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Former Nissan chief Ghosn's latest bail request rejected by Tokyo court

Staff Writer | January 22, 2019
Another request made by the legal team of detained former Nissan Motor Co. Chairman Carlos Ghosn to be released on bail was rejected by a Tokyo court on Tuesday.
Carlos Ghosn
Asia   Carlos Ghosn
Ghosn, detained since November over allegations of financial misconduct, was denied bail in spite of the fact that he has said he would accept "any and all" conditions set by the court for his bail, such as wearing an electronic ankle tab and being restricted to one apartment.

Sources close to the case said that Ghosn also said if he was not allowed to return to France, he would accept being confined to the French ambassadorial residence in Tokyo.

The 64-year-old, as his detention enters the third month, also said that he would pay a higher bail amount, surrender his passport, report daily to prosecutors and vowed not to talk to anyone involved in the case, such as witnesses.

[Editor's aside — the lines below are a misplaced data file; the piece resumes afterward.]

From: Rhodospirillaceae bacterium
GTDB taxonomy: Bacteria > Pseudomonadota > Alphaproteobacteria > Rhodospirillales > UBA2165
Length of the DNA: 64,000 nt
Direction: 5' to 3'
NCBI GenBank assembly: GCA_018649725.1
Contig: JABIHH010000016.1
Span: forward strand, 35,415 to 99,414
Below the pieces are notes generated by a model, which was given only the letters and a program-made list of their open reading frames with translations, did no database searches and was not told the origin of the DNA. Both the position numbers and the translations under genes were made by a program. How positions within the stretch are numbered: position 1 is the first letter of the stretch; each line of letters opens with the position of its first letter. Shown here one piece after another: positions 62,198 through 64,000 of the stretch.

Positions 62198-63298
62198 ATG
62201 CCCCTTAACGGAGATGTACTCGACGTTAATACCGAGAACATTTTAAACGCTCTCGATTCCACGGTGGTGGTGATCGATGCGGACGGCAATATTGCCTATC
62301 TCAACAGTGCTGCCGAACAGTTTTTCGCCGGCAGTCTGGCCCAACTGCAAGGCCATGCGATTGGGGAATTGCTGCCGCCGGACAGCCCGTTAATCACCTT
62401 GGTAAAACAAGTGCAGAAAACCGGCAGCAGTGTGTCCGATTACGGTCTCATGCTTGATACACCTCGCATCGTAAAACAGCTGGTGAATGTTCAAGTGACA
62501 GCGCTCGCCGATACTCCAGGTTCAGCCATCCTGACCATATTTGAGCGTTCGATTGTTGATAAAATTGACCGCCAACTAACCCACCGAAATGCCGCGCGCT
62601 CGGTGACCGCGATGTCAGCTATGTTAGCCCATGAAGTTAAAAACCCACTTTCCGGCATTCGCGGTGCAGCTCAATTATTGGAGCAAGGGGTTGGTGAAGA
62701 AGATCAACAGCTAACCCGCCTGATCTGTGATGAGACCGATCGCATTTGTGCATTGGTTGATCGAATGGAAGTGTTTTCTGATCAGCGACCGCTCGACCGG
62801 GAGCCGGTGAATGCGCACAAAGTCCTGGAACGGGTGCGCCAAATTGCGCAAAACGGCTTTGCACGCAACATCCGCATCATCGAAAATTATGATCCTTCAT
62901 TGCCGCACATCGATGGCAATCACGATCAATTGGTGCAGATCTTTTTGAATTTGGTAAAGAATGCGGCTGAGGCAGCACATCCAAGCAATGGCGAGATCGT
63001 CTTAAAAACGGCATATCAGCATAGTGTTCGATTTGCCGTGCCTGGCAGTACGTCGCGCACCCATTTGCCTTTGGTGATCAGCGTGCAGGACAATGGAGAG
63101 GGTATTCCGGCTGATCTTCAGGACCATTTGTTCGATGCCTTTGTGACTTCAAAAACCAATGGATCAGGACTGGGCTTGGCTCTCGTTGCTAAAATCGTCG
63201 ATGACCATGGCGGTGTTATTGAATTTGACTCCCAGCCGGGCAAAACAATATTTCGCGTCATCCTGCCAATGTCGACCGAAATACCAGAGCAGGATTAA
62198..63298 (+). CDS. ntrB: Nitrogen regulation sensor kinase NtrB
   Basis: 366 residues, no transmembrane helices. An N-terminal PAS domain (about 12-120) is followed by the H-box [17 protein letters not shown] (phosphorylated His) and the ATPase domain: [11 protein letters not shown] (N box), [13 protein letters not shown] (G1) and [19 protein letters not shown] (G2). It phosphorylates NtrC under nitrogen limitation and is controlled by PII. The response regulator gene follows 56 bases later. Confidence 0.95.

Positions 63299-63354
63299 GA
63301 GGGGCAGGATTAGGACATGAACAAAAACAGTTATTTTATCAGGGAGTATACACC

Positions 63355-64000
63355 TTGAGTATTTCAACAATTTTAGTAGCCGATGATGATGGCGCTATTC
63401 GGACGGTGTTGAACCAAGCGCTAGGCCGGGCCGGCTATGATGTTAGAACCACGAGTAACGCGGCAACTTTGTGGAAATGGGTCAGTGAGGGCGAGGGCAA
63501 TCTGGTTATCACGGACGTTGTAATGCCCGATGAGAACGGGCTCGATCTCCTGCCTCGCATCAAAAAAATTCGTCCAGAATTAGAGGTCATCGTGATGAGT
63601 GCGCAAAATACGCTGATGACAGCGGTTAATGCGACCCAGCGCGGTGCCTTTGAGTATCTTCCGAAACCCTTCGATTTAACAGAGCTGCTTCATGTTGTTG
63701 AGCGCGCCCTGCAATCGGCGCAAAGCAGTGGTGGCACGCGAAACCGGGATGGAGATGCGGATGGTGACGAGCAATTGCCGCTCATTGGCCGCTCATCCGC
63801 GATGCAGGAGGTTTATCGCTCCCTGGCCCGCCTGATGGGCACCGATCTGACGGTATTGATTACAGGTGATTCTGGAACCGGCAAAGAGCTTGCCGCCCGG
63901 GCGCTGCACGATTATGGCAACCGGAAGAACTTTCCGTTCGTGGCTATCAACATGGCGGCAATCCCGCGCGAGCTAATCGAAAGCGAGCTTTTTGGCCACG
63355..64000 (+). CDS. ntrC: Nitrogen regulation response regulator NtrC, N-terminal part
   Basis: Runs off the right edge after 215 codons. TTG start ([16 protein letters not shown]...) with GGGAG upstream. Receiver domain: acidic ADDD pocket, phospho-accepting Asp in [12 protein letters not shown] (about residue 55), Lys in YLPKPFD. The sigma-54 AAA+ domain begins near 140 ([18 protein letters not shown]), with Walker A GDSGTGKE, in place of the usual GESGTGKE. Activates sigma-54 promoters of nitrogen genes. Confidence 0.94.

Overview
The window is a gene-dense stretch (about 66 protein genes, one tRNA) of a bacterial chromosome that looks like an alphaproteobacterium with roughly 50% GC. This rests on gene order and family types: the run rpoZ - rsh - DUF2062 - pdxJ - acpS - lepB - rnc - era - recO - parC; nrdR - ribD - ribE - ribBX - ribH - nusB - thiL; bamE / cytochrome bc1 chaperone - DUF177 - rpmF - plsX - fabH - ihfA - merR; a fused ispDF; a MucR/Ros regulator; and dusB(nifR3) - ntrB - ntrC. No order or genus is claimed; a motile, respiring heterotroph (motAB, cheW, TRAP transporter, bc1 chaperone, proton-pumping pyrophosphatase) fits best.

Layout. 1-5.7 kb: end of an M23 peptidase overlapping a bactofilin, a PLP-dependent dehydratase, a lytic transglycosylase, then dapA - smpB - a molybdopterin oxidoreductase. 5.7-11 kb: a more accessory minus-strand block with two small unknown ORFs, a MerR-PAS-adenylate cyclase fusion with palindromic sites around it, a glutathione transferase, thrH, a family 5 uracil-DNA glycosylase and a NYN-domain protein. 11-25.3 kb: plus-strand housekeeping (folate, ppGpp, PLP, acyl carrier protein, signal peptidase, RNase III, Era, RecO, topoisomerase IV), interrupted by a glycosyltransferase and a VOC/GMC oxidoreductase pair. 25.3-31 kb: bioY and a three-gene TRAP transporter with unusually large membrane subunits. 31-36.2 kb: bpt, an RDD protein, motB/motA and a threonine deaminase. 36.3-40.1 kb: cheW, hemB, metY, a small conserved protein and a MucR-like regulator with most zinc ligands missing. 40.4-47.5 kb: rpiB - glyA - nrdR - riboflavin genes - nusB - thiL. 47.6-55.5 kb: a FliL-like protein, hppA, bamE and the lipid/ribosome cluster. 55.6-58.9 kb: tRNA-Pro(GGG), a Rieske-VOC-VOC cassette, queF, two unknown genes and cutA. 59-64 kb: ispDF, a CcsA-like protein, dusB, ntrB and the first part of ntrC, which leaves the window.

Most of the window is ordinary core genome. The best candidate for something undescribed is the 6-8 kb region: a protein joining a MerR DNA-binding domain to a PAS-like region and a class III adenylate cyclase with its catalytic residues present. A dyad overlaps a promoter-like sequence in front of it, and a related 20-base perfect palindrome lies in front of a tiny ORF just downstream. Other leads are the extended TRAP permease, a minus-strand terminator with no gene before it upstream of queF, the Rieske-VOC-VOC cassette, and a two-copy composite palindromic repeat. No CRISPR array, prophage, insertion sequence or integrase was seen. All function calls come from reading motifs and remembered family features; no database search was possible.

Previously, Ghosn had asked to be allowed to return to France on bail with the proviso being that he would return to a Japanese court for sentencing.

The second request to the Tokyo District Court to grant Ghosn's bail was made by his legal team following the once-revered auto heavyweight being indicted on Jan. 11 on fresh charges.

The new charges include allegations of aggravated breach of trust for Ghosn's suspected role in the transfer of private investment losses to Nissan during the global financial crisis in 2008.

Under Japanese law, there is no limit to the number of times a detainee can ask to be granted bail, but, as is the case with Ghosn, his chances are extremely low as he is considered a flight risk and believed to have the potential to destroy key evidence related to the case.

Motonari Otsuru, Ghosn's chief lawyer, previously said the likelihood is that his client will remain remanded in custody and not be granted bail.

Otsuru said Ghosn could be detained for as long as six months as the case is extremely complex and involves documents in both English and Japanese.

Local media on Tuesday quoted a senior prosecutor as saying that due to a large amount of evidence needed for the case of aggravated breach of trust, preparations, even before the trial, could possibly take more than a year.


 

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